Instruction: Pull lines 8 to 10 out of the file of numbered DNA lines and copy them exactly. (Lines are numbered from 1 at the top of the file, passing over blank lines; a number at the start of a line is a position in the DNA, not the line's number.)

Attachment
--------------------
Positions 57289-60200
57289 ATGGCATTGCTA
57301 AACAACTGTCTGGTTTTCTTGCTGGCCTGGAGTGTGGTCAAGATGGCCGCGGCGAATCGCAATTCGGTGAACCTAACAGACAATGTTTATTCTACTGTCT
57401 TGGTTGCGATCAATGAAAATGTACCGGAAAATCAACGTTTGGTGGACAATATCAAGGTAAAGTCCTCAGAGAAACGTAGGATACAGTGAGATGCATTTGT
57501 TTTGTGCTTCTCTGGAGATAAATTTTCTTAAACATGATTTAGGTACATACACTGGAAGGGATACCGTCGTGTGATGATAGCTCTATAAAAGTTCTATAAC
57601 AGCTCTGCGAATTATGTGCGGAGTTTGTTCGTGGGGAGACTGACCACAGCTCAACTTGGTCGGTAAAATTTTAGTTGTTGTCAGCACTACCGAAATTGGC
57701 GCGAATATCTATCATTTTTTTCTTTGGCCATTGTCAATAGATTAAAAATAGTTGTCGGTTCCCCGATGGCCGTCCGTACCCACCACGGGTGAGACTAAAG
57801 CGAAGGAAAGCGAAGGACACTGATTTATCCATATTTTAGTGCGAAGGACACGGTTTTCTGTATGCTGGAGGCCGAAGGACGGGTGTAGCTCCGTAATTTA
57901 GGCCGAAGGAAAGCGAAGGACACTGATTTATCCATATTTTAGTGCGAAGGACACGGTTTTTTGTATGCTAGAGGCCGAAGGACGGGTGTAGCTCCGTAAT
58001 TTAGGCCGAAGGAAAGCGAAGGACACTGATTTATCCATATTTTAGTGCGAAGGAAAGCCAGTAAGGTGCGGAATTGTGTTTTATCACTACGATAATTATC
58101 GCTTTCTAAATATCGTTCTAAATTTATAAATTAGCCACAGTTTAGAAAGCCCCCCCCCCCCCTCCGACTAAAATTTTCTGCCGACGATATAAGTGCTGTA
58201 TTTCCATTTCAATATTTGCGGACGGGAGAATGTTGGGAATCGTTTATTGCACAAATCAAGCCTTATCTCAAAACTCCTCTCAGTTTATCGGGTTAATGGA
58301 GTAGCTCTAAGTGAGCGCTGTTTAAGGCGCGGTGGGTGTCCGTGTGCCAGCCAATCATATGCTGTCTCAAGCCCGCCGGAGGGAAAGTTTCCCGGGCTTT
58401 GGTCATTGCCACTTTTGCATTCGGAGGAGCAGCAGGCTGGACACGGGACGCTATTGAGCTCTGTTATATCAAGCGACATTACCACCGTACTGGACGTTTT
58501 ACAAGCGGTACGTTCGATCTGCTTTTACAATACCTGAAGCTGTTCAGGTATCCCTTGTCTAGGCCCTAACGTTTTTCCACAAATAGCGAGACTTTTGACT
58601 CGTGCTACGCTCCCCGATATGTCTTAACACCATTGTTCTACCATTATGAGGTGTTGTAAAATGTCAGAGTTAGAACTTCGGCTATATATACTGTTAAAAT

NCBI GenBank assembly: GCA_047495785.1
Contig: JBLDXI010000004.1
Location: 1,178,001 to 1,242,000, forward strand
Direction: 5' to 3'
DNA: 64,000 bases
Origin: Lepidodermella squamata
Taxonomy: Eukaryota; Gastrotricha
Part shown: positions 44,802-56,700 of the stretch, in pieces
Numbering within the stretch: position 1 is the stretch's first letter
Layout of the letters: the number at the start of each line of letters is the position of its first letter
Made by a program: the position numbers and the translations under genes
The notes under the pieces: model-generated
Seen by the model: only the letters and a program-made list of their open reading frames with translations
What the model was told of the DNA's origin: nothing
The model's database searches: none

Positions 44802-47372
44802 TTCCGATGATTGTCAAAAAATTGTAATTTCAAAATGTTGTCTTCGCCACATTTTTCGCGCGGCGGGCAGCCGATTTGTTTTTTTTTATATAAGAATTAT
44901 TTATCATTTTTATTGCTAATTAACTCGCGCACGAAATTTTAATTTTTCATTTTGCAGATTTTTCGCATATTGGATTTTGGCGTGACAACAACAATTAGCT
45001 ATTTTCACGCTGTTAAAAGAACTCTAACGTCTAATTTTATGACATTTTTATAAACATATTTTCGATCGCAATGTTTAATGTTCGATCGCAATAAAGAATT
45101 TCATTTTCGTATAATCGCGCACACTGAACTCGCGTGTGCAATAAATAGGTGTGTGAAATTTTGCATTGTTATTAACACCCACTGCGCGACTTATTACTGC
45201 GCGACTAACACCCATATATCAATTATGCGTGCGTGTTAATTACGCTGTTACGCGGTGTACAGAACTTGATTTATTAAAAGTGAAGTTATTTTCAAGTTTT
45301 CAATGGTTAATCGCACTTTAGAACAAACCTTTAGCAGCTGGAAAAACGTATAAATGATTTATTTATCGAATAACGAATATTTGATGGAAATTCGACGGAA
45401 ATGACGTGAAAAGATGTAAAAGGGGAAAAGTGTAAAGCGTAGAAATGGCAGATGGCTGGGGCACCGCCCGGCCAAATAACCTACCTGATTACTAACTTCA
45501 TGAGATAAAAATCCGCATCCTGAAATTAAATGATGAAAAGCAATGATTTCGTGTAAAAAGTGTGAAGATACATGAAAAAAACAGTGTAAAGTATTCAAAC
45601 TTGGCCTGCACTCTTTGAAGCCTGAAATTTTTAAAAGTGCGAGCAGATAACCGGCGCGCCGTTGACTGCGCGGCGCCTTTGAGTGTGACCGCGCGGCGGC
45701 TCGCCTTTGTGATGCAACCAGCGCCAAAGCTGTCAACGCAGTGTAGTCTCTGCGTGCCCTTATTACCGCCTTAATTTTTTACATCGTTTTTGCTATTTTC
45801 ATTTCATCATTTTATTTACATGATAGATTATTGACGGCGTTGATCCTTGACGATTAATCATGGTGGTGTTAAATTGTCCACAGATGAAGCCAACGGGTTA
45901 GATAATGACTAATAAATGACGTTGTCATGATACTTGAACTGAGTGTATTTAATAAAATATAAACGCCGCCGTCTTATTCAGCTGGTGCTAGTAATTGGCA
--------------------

57801 CGAAGGAAAGCGAAGGACACTGATTTATCCATATTTTAGTGCGAAGGACACGGTTTTCTGTATGCTGGAGGCCGAAGGACGGGTGTAGCTCCGTAATTTA
57901 GGCCGAAGGAAAGCGAAGGACACTGATTTATCCATATTTTAGTGCGAAGGACACGGTTTTTTGTATGCTAGAGGCCGAAGGACGGGTGTAGCTCCGTAAT
58001 TTAGGCCGAAGGAAAGCGAAGGACACTGATTTATCCATATTTTAGTGCGAAGGAAAGCCAGTAAGGTGCGGAATTGTGTTTTATCACTACGATAATTATC